Friday, May 13, 2011

Saucer of the Week: Ode to a Classical Urn

This week's saucer is one of my favorites.  It is most likely English, I believe, but it could possibly be French.  I am almost certain that it is English, but I would welcome learning otherwise if you know so, Dear Reader.

The saucer is made of very white porcelain and measures 5 3/8 inches in diameter.  It is simply decorated with a classical urn done in grisaille and festooned with gilt garlands.  The urn is, in turn, surrounded by three plain gold bands.  It is unmarked.  I date it to 1800-1815.

I bought it half a dozen years or so ago from an antiques dealer in Hudson, New York.  I can't remember which one anymore, but I suspect it was from one of the dealers that is no longer in business there.  I don't think I paid very much money for it, at least as these things go.

We keep this saucer for much of the year on one of the side tables in our drawing room at Darlington House, where it complements the room's gray walls, white trim, and gilt-framed pictures and looking glasses.  I showed an image of it in situ, in the original post that introduced this series, holding a flute of champagne.

So, why is it that this saucer is one of my favorites?  As many of my readers know, I have a weakness for classically inspired objects, and I find the severity and elegance of this saucer's spare decoration to be most pleasing.  There is nothing extraneous about its carefully chosen and edited design.  Each element, be it urn, garland, or gold band, is integral to the whole; the absence of even one of these elements would render a less successful composition.  I ask you, Dear Reader, to imagine how the saucer would look with one less band, or if the garlands had not been applied—it would not look as exquisite as it does, now would it?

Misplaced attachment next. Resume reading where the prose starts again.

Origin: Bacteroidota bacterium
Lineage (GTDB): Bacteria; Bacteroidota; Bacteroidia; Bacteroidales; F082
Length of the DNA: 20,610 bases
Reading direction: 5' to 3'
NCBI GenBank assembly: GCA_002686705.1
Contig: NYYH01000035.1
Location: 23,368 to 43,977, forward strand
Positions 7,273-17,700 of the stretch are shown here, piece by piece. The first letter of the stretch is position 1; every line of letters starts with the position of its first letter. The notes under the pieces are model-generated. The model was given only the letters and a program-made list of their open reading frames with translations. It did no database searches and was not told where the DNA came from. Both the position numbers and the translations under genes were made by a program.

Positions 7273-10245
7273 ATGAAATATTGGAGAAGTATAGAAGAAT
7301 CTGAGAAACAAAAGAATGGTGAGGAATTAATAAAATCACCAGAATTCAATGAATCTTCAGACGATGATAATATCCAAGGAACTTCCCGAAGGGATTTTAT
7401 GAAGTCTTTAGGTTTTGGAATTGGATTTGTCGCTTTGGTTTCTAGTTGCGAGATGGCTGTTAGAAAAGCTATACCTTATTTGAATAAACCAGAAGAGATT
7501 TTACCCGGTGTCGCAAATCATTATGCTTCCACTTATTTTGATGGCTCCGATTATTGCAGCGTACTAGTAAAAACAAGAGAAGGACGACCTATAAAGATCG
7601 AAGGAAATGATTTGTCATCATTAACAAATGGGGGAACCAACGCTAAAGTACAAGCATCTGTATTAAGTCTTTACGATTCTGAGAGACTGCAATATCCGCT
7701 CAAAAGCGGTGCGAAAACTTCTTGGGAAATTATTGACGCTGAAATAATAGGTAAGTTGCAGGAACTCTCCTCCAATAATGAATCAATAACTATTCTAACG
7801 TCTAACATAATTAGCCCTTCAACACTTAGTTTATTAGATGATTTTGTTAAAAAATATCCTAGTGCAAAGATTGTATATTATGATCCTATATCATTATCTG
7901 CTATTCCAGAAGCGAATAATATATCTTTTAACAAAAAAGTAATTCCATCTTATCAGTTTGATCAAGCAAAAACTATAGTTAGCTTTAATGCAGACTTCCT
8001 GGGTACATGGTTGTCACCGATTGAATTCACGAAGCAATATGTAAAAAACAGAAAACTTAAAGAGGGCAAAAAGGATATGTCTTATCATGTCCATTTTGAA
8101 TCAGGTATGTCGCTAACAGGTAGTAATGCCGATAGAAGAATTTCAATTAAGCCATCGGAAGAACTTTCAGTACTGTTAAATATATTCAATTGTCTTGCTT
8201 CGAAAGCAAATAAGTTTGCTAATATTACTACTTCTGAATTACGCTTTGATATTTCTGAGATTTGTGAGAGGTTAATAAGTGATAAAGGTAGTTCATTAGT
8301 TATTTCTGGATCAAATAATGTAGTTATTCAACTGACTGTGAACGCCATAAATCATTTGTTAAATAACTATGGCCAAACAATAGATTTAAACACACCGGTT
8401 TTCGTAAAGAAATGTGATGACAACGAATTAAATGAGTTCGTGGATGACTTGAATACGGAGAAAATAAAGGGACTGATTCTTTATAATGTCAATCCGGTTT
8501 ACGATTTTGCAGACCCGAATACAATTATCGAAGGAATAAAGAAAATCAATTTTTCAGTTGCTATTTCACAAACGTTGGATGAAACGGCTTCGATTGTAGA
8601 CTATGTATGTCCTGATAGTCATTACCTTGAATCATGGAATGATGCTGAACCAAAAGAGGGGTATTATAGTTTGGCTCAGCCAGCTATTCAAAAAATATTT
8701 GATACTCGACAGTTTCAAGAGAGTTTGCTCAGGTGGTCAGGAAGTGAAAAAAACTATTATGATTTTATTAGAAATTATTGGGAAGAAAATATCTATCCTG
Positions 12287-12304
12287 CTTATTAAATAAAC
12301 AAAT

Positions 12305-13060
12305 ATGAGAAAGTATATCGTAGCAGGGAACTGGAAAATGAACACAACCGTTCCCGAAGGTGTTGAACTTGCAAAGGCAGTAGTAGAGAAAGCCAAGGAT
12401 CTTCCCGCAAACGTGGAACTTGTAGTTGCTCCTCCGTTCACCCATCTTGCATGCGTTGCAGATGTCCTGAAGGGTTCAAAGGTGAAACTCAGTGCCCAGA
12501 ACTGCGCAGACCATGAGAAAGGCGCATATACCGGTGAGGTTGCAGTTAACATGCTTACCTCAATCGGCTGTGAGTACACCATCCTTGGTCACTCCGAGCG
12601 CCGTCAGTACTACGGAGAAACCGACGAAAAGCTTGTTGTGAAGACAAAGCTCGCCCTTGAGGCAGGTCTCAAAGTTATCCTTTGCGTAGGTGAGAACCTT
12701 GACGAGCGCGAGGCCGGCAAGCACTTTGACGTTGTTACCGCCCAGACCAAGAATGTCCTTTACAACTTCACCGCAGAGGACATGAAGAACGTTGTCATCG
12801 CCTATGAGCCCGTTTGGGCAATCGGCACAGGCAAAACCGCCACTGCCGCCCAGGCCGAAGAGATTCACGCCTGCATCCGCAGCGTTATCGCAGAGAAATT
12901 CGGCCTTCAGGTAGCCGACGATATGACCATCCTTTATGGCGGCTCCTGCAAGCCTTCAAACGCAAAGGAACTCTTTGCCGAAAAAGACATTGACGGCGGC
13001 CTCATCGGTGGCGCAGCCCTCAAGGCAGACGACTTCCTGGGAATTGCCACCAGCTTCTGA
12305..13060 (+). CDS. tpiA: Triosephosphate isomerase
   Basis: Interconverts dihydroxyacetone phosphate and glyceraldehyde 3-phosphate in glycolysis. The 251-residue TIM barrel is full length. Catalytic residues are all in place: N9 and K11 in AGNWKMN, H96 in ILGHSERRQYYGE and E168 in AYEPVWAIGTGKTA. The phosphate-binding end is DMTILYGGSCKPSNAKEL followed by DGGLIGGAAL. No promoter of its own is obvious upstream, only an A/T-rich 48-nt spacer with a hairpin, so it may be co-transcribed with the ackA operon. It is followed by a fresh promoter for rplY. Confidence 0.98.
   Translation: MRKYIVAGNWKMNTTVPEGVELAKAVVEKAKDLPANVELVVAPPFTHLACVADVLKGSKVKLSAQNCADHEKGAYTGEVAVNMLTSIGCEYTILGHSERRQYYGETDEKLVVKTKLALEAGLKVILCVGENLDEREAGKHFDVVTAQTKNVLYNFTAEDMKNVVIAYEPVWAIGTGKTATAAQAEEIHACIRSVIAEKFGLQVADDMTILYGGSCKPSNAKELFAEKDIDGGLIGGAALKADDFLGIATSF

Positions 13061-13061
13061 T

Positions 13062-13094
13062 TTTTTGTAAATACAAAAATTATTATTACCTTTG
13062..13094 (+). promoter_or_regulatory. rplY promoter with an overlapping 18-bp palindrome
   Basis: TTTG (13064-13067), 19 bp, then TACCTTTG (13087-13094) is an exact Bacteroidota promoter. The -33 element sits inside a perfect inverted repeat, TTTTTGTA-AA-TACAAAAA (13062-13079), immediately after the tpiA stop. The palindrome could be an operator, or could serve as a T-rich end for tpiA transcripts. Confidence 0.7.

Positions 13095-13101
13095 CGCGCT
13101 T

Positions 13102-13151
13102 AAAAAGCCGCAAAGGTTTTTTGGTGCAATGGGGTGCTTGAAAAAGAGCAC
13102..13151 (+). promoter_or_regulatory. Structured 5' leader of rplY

Photograph by Boy Fenwick


  1. Dear Mr. Darling,

    Indeed, you are correct. If one of the elements of this beautiful saucer were to be missing, it would not have the impact it does at present. I too would have a hard time identifying its origins. English or French? I can see why you would think it to be French - the white porcelain and gilt bands. The urn, however, that is very English to my untrained eye. It is indeed a beauty and one that I would gladly welcome into my home too (I believe I've commented in the past about my weakness for urns).

  2. That is your most stunning saucer of the week to date. I love the classical urn motif with the elegant, simple gold lines. Every line and garnish adds to it and nothing detracts. Just what One needs to start One's Saturday morning with.

  3. I simply does not get better. You have exquisite taste!''

    And there is fun and whimsy in your house! A greater compliment I could not give! Lovely!


  4. The garland around the urn is a perfect example of gilding enhancing the design, not just adding glitz. It is a little hard to see in the photo, but the gilt bands enhance the natural curves and profiles in the saucer, so their impact and purpose seen in person must be even greater.

  5. Hello Reggie:
    As you remark,it is the clean, classical simplicity of this saucer which gives it such appeal. And we can imagine very easily how it must complement the colour of the drawing room walls. A lovely early piece.

  6. Hello,

    I love the cassical urn motif and the gold lines.
    Thank you to share this whit us.

    Greetings from Belgium

  7. Lovely saucer. I love the clean lines of Neo-Classical design.
    If I had Darlington House, and your porceline collection, I would host a Regency Style Formal dinner party and ask the guests to come in formal wear reminiscent of that period.
    I know it's weird, but I just love the clothes, art and furniture of that Period.

  8. I discovered you through a comment on my post, so happy to find such a refined blog.


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